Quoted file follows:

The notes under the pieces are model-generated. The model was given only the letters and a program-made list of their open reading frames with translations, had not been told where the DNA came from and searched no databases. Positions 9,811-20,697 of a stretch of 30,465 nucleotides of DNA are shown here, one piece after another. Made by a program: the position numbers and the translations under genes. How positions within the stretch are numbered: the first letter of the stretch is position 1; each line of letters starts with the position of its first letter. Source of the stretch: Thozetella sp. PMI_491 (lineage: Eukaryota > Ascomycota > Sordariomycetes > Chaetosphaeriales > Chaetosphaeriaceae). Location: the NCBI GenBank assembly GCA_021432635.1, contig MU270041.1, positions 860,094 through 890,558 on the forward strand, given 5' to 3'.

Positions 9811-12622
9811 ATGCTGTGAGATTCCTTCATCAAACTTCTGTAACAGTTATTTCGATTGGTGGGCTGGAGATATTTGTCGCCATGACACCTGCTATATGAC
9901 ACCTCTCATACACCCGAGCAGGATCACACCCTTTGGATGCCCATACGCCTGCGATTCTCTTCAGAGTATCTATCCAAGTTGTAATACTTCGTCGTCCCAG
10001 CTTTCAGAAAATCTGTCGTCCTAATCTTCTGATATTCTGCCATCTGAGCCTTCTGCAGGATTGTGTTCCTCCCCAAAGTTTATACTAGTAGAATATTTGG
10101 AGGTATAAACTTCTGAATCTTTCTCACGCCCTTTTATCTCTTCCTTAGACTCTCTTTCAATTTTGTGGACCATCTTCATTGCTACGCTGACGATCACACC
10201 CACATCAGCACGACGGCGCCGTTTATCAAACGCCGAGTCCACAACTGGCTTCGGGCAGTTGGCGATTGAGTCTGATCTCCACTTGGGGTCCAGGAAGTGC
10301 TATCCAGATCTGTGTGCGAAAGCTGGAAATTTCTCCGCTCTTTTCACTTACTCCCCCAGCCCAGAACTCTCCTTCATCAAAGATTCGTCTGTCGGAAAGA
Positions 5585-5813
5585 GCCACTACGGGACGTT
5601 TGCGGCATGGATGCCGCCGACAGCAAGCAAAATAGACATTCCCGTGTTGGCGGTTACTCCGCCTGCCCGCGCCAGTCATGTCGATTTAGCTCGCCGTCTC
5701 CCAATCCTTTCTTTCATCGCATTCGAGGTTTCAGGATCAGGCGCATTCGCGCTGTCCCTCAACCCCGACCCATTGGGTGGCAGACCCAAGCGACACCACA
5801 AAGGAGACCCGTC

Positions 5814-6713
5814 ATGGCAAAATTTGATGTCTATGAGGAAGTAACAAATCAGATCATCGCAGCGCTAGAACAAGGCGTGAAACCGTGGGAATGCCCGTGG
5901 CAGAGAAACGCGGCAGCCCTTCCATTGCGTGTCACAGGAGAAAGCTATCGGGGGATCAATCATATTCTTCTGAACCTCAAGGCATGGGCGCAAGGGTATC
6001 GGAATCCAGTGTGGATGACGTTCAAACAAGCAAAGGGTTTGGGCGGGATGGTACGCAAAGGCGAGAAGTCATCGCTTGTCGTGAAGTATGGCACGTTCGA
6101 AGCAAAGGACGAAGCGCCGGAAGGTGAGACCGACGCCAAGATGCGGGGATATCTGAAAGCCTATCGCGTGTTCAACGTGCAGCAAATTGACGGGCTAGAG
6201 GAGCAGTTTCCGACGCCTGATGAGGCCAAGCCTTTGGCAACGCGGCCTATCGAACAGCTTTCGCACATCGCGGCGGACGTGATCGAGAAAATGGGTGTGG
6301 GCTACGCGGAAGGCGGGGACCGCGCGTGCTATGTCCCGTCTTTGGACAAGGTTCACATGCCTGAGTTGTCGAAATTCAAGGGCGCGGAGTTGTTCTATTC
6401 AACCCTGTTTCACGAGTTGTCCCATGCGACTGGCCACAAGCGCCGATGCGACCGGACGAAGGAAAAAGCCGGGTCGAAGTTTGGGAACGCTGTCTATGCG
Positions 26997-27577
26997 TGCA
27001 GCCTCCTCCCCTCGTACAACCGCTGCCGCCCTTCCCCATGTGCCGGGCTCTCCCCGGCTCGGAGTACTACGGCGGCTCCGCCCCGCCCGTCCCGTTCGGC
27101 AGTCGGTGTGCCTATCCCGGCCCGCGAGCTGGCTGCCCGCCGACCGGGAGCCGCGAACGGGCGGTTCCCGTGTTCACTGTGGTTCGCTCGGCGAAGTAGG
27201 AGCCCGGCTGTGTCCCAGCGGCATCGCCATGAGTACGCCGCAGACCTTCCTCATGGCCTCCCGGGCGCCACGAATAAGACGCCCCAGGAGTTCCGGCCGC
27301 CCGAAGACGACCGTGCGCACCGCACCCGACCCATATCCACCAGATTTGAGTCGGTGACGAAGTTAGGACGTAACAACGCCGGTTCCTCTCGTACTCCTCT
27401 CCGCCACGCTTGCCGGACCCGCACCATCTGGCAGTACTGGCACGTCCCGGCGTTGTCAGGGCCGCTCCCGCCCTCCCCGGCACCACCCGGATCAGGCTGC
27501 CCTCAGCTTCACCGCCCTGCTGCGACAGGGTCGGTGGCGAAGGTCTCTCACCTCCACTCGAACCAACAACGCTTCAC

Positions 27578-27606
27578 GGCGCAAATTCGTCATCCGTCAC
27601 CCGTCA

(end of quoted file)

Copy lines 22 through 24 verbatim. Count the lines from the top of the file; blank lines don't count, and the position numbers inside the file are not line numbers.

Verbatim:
Positions 26997-27577
26997 TGCA
27001 GCCTCCTCCCCTCGTACAACCGCTGCCGCCCTTCCCCATGTGCCGGGCTCTCCCCGGCTCGGAGTACTACGGCGGCTCCGCCCCGCCCGTCCCGTTCGGC